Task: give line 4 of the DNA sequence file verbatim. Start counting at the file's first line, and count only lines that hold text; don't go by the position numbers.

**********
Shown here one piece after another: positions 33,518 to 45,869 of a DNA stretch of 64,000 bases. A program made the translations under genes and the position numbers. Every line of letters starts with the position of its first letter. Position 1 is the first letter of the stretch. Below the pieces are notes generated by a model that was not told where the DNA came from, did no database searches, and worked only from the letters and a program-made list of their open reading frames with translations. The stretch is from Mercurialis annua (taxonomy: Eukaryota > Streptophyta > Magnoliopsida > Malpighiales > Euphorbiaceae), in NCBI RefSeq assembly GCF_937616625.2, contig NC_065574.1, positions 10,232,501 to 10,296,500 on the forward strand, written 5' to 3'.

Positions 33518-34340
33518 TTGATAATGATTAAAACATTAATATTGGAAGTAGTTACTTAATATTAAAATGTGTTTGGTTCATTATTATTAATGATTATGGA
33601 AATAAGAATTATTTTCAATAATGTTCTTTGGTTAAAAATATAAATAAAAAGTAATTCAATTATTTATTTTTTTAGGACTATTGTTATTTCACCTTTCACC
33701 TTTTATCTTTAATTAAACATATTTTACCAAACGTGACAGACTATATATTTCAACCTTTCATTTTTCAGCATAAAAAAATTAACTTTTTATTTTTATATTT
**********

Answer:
33601 AATAAGAATTATTTTCAATAATGTTCTTTGGTTAAAAATATAAATAAAAAGTAATTCAATTATTTATTTTTTTAGGACTATTGTTATTTCACCTTTCACC